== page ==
Journalist warns that new IRS agents will target ordinary Americans

One provision of the “Inflation Reduction Act” allows for the hiring of almost 87,000 new IRS agents. In a piece published by The Federalist, journalist David Harsanyi explained why that should leave Americans terrified.

Low-income earners are far more likely to be audited

In his article, the author acknowledged claims made by Connecticut Sen. Chris Murphy and other Democrats that the new personnel will focus on high-level tax fraud instead of targeting the poor and middle class.

Harsanyi was quick to dismiss that claim, however, noting, “Nothing in the bill that Democrats passed through the Senate limits audits.”

“Murphy, along with every other Democrat in the Senate, voted against a Republican amendment that would have prevented new agents from auditing individuals and small businesses with less than $400,000 of taxable income,” Harsanyi continued.

He pointed out that “poor and middle-class Americans are far more likely to do their own taxes, and thus more prone to making mistakes.”

“In 2021, those making $25,000 or less (often the young and elderly) were audited at a rate five times higher than everyone else,” Harsanyi wrote.

He argued this disparity is due to the fact that wealthier people are able to “hire lawyers and accountants to work within the system.”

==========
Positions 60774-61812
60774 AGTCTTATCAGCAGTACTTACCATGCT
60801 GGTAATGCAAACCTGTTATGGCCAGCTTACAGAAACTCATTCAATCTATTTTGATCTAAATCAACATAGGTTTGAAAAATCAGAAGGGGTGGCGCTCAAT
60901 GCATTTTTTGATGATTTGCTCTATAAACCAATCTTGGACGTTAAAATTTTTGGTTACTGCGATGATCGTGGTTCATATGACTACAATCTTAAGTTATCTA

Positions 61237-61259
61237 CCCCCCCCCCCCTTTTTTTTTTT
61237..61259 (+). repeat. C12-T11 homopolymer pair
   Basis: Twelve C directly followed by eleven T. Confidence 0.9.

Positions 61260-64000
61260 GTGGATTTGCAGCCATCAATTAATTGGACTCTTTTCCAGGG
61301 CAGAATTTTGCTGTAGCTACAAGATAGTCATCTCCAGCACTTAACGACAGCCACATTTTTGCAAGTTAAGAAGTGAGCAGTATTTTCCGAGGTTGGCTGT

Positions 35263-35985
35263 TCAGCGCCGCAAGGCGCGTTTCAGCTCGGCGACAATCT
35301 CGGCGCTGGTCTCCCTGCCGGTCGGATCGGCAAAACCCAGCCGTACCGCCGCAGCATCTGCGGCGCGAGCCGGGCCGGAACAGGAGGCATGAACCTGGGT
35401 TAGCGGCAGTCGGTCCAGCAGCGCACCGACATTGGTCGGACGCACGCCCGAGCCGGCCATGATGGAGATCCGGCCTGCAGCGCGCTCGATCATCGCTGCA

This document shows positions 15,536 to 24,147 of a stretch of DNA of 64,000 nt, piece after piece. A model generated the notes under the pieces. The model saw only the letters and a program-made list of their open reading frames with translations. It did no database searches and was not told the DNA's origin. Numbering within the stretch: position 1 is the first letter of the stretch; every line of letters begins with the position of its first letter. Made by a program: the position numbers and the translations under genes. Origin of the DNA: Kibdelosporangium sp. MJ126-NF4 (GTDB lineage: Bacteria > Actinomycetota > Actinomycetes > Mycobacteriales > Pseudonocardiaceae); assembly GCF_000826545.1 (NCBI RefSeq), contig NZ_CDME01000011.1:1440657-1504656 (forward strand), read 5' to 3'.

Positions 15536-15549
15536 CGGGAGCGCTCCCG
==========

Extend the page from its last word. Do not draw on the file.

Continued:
IRS officials have been caught targeting conservatives in the past

What’s more, Harsanyi reminded his readers that “doesn’t simply collect taxes, it enforces speech codes,” recalling how during the Obama administration, former IRS official Lois Lerner discriminated against conservative groups when determining their eligibility for tax-free status.

Politico reported that in a 2012 email, Lerner disparaged “the whacko wing of the GOP” as being made up of “a–holes” and “crazies.”

“So we don’t need to worry about alien terrorists,” the former head of the IRS tax-exempt division asserted, adding, “It’s our own crazies that will take us down.”

“Wrestling with an insanely complex tax code — nearly 8 million words — costs Americans billions every year,” Harsanyi lamented.

“Rather than flattening and simplifying this astonishingly convoluted code, which not only would have saved citizens but the government money, Democrats decided we needed up to another 87,000 people to enforce it,” he concluded.

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